Scotland; and in 1850, forming a partnership with Mr. John Thomson, C. E., he settled in Glasgow.
Meanwhile he had been busy in purely scientific pursuits not connected with his calling, and the value of his work was generally recognized. He was elected to various learned societies, and in 1853 was made a fellow of the Royal Society of London. The same year he became a member of the British Association, in which he subsequently held several important positions. During the Dublin meeting of the Association in 1857, the honorary degree of LL. D. was conferred upon him by the university of that city as a mark of the eminence he had gained as a physical investigator. He was then but thirty-seven years old.
In 1855 he was made Regius Professor of Civil Engineering and Mechanics in the University of Glasgow, a position which he held with distinction for seventeen years. He was an able instructor, his aim being to develop the understanding of the student by the cultivation of natural knowledge, and to beget those habits of close observation and persistent and exact verification which are so essential to the scientific worker in any field.
Prof. Rankine was the first President of the Institution of Engineers of Scotland, and in 1861 was made President of the Philosophical Society of Glasgow, contributing many papers to the Proceedings of that Society, and on a wide range of topics. The honors he won in his profession, and in thermo-dynamics, were rivaled by his achievements in naval architecture, to which his attention was for some time given.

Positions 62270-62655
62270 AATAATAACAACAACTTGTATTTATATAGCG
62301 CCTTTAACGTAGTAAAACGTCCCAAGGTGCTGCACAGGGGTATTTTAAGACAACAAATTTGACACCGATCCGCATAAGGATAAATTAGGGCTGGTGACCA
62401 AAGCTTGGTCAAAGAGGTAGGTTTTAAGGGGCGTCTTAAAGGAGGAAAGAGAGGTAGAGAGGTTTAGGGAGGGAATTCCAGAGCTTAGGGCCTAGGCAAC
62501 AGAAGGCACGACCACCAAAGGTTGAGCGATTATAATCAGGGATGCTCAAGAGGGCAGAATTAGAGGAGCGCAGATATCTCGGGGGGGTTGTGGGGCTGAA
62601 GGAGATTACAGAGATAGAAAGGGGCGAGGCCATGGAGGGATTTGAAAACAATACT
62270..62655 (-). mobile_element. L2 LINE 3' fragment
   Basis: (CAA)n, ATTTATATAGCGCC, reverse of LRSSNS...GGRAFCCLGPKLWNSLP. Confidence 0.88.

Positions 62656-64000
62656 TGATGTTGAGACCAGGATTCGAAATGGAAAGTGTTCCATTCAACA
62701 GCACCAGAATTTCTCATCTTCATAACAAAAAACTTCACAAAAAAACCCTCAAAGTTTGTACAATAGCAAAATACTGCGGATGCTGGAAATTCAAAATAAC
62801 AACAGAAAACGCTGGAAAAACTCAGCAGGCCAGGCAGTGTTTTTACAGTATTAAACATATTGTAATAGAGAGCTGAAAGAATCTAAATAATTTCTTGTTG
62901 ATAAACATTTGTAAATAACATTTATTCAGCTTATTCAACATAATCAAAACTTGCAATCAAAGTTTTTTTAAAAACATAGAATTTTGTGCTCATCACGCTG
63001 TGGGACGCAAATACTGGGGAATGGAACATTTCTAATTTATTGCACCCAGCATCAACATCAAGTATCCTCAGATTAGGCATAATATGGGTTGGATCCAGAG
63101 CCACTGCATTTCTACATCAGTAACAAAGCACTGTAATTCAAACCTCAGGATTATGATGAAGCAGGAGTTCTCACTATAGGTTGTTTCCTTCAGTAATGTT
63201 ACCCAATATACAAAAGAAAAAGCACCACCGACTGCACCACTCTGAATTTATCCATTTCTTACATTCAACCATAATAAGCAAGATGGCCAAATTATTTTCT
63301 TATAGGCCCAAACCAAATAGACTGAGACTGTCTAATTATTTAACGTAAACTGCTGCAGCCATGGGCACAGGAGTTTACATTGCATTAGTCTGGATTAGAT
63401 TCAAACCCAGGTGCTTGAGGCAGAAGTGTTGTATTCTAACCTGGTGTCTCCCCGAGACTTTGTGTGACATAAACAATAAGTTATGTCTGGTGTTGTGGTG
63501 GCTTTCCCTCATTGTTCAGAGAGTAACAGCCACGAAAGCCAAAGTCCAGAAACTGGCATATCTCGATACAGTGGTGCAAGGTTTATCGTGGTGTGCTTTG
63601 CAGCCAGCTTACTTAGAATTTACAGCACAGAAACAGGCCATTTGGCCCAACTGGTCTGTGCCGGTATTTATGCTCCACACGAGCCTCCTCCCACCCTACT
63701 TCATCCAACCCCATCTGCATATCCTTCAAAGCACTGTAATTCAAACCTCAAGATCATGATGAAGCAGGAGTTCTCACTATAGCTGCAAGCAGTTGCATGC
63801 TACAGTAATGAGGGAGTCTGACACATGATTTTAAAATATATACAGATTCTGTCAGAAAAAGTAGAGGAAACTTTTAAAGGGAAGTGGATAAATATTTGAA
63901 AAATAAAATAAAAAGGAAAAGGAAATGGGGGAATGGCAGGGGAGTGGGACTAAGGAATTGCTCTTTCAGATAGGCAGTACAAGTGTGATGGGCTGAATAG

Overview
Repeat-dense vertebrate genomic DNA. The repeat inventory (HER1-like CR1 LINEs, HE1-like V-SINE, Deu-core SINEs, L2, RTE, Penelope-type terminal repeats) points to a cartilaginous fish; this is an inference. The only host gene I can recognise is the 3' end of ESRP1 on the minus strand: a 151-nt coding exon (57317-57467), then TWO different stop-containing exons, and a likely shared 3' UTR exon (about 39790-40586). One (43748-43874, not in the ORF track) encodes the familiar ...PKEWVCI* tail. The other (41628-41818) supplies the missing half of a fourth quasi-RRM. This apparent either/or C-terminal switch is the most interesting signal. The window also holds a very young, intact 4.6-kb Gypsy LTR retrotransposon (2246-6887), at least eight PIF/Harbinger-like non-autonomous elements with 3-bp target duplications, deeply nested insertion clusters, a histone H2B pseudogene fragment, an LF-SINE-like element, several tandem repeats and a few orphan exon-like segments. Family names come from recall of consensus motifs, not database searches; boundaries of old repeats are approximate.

His writings were exceedingly voluminous. His published treatises and manuals included, among others, "Manual of Applied Mechanics," "Manual of the Steam-Engine and Other Prime Movers," "Civil Engineering," "Useful Rules and Tables," "Cyclopædia of Machine and Hand Tools," "Manual of Machinery and Mill-Work," besides a very long catalogue of papers on physics, especially thermodynamics, applied mechanics, etc. His style was a model of scientific writing—elegant, exact, lucid in explanation and apt in illustration. In short, his was a mind of the first order, his original investigations were of the highest value, and his excellent influence as an instructor in moulding the minds of his students will be far-reaching.
His early death was the penalty of overwork, and was preceded by an impairment of vision and a derangement of the heart's action that were very distressing. He yielded to the demand for bodily rest when it became imperative; but it was too late. His is another name added to the long list of those who, understanding perfectly the limits of human endurance, seem to think that their case is exceptional, that their organisms can be continuously overworked with impunity, and so go on, heedless of the dumb protests of the abused body, until the ruin is utter and irrevocable.